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My Favorite Mac OS X Hacks and Tips --

01 Jun 2005  |  Tags: ,

My PowerBook just got back from AppleCare after almost a month due to a parts shortage… usually it’s back in like 1 or 2 days, this was the first time I’d been a bit upset! Anyway, so today I’ve been getting things set back up to my liking and I have a few tips for Mac users… some I just learned about and some that are simply overlooked.

1. Customize the Finder to Show More Information

Normally, the Finder is a little boring. Especially on the Desktop. Let’s change that.

  1. Open a Finder window and press Apple+J to bring up the “View Options”.
  2. Select these options:
    Label Size = Right, Show Item Info (check this box), Keep Arranged By (check this box, too.)
  3. Then, go back to the top and select: “All windows”.

There, now all of your Finder windows are a bit souped-up. Feel free to adjust the options a bit more. (Note: Icon Size can be pushed to like 128x128 pixels — that’s pretty damn big and really allows you to see the detail)

You can also adjust the view options for Desktop to produce similar results:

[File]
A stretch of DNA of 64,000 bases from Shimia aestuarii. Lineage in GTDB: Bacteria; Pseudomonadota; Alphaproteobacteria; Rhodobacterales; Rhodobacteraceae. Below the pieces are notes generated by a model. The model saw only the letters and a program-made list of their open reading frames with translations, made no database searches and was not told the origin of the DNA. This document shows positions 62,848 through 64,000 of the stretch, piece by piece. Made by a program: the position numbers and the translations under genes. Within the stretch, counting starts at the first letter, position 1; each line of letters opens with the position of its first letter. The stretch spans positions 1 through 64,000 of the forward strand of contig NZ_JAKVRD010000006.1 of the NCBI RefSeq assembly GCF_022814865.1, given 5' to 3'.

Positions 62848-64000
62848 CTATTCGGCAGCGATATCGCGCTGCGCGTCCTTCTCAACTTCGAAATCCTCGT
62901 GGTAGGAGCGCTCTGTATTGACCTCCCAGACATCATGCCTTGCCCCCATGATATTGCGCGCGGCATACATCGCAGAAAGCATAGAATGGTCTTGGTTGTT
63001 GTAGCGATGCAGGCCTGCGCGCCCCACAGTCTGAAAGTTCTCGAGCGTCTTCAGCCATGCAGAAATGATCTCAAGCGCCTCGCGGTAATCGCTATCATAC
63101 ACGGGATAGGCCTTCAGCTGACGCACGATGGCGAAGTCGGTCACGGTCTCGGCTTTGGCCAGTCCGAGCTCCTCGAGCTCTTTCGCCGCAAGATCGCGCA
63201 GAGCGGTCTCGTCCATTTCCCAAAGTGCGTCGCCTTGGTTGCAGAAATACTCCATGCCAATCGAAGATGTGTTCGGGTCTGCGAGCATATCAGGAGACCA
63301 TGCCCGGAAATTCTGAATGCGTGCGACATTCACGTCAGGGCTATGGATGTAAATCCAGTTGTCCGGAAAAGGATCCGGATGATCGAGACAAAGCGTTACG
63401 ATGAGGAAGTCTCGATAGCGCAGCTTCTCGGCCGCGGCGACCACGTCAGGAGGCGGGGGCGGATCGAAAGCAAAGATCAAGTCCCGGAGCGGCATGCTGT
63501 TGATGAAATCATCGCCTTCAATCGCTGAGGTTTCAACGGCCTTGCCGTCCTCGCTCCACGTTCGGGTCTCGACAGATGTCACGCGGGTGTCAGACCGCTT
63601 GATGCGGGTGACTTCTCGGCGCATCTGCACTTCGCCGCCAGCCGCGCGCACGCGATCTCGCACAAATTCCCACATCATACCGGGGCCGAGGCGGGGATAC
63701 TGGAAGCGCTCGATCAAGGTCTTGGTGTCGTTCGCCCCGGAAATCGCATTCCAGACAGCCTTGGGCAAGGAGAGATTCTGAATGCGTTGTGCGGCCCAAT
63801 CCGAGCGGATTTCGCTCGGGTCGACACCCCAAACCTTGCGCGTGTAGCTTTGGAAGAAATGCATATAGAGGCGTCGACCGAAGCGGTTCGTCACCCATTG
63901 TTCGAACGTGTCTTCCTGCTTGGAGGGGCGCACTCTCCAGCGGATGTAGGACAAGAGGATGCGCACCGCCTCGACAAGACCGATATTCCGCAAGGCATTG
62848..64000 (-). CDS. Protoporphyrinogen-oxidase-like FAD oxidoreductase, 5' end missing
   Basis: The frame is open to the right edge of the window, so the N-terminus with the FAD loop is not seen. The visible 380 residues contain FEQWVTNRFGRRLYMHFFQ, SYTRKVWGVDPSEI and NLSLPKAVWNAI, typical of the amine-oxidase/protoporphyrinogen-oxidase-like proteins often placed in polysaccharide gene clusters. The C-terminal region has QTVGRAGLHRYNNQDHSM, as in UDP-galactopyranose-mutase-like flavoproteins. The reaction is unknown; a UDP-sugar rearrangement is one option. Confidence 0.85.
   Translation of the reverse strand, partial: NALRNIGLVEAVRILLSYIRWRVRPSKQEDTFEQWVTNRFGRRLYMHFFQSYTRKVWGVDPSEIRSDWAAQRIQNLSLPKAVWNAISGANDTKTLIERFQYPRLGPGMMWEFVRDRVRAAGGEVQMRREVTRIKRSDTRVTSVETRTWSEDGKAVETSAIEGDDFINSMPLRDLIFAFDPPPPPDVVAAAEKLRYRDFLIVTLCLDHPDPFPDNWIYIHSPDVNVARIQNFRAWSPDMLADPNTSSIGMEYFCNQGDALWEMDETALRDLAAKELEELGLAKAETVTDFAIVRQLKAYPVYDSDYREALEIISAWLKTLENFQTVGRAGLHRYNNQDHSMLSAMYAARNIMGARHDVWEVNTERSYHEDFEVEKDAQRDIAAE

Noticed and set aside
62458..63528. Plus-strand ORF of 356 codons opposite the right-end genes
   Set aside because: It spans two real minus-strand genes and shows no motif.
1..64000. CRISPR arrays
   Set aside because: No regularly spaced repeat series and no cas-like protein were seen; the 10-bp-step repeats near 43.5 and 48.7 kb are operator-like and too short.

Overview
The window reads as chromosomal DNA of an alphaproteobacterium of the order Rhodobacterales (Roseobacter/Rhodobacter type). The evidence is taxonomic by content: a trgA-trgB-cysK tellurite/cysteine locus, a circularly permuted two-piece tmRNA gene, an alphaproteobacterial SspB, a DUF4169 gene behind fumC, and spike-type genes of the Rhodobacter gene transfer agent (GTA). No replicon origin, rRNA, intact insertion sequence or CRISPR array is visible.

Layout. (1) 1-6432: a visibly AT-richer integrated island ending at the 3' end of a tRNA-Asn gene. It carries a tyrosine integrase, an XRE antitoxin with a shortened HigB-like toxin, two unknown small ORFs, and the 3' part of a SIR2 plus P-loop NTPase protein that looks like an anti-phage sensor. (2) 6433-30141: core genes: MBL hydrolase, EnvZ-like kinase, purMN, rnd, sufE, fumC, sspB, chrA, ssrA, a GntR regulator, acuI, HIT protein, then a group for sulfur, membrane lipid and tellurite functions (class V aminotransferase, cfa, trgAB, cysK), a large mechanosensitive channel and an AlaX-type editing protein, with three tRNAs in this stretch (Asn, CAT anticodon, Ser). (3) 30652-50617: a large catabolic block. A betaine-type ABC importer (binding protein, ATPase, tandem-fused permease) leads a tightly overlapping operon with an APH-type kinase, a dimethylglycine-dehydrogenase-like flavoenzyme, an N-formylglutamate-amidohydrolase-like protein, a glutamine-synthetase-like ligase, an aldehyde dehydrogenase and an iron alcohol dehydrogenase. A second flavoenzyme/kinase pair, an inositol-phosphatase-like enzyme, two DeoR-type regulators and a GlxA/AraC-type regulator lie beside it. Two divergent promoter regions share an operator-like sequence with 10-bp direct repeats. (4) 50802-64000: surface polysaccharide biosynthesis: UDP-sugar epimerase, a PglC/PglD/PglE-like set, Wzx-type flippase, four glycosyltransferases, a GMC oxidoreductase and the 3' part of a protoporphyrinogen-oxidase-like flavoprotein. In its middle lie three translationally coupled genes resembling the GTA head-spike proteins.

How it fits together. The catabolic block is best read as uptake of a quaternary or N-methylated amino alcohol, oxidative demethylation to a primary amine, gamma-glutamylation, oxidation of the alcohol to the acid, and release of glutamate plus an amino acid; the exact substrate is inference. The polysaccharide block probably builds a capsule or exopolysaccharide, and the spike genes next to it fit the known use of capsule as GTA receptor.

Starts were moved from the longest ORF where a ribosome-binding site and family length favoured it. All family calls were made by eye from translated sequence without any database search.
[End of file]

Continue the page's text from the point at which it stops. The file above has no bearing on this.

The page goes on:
2. Enable “Hidden Transparency” on the Dock.

Normally, there’s no way to tell the difference between hidden and visible applications, but this trick fixes that so applications that are hidden appear somewhat ghosted.

To enable this feature, open the Terminal (it’s located in the Utilities folder inside your Applications folder, in your hard drive) and enter this command: (copy and paste it)

defaults write com.apple.dock showhidden -bool true

You can then see the results by rebooting the Dock with the following command:

killall Dock

Ta-da. If you’d like to turn it off, run both commands again, but change the “true” at the end to “false”. Notice how my iChat icon (the speech bubble with the camera in it) is faded away automatically by the OS:

3. Put those iTunes Arrows to better use!

I know very few people that actually like to click those obnoxious arrows in iTunes to visit the Music Store. Run this command in the Terminal (see tip #2 for opening instructions) to make those arrows automatically search your local library instead of the store:

defaults write com.apple.iTunes invertStoreLinks -bool YES

Make sure you do this while iTunes is not open. (change the “YES” to “NO” to restore the original functionality)

Quit and re-launch iTunes to see the effect in action.

4. Enable the ‘Safari’ Debug Menu.

There’s a lot of great functionality hidden in Apple’s Safari browser… you have to enable the Debug menu to harness the power! My favorite feature is the “User-Agent spoofing” sub-menu that lets you fool web-pages into thinking you’re using a different browser… such as Internet Explorer for Windows, or Netscape.

To enable the Debug Menu, quit out of Safari and enter this command in the Terminal:

defaults write com.apple.Safari IncludeDebugMenu 1

Change the ‘1’ to a ‘0’ and run the command again to turn the menu off. The next time you launch the browser, you’ll be presented with all sorts of goodies:


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